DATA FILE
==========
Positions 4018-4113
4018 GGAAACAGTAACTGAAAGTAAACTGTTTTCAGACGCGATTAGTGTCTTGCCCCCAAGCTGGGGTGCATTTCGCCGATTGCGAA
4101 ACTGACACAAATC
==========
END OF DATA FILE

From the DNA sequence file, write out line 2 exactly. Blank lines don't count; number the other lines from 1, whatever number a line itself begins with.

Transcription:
4018 GGAAACAGTAACTGAAAGTAAACTGTTTTCAGACGCGATTAGTGTCTTGCCCCCAAGCTGGGGTGCATTTCGCCGATTGCGAA